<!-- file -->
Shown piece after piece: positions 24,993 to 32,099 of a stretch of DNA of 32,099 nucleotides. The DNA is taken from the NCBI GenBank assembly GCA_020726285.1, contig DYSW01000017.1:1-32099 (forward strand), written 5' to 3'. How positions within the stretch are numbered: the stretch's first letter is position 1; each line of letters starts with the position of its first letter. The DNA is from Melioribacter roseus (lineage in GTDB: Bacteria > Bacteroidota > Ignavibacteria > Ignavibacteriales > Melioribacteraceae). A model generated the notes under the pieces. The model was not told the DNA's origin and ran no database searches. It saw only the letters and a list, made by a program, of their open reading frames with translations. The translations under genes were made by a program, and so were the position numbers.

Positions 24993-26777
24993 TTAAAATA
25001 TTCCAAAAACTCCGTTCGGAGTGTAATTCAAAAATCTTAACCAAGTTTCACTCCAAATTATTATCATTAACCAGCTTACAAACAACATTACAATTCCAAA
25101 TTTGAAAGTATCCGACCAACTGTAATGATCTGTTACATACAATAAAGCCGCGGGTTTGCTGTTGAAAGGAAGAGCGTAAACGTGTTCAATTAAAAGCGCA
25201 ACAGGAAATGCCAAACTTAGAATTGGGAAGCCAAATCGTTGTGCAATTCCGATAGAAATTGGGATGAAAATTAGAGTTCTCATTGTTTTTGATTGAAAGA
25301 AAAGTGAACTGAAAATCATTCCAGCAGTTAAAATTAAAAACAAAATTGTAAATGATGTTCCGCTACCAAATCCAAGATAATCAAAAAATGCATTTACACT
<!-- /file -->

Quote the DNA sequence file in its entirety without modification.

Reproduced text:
Shown piece after piece: positions 24,993 to 32,099 of a stretch of DNA of 32,099 nucleotides. The DNA is taken from the NCBI GenBank assembly GCA_020726285.1, contig DYSW01000017.1:1-32099 (forward strand), written 5' to 3'. How positions within the stretch are numbered: the stretch's first letter is position 1; each line of letters starts with the position of its first letter. The DNA is from Melioribacter roseus (lineage in GTDB: Bacteria > Bacteroidota > Ignavibacteria > Ignavibacteriales > Melioribacteraceae). A model generated the notes under the pieces. The model was not told the DNA's origin and ran no database searches. It saw only the letters and a list, made by a program, of their open reading frames with translations. The translations under genes were made by a program, and so were the position numbers.

Positions 24993-26777
24993 TTAAAATA
25001 TTCCAAAAACTCCGTTCGGAGTGTAATTCAAAAATCTTAACCAAGTTTCACTCCAAATTATTATCATTAACCAGCTTACAAACAACATTACAATTCCAAA
25101 TTTGAAAGTATCCGACCAACTGTAATGATCTGTTACATACAATAAAGCCGCGGGTTTGCTGTTGAAAGGAAGAGCGTAAACGTGTTCAATTAAAAGCGCA
25201 ACAGGAAATGCCAAACTTAGAATTGGGAAGCCAAATCGTTGTGCAATTCCGATAGAAATTGGGATGAAAATTAGAGTTCTCATTGTTTTTGATTGAAAGA
25301 AAAGTGAACTGAAAATCATTCCAGCAGTTAAAATTAAAAACAAAATTGTAAATGATGTTCCGCTACCAAATCCAAGATAATCAAAAAATGCATTTACACT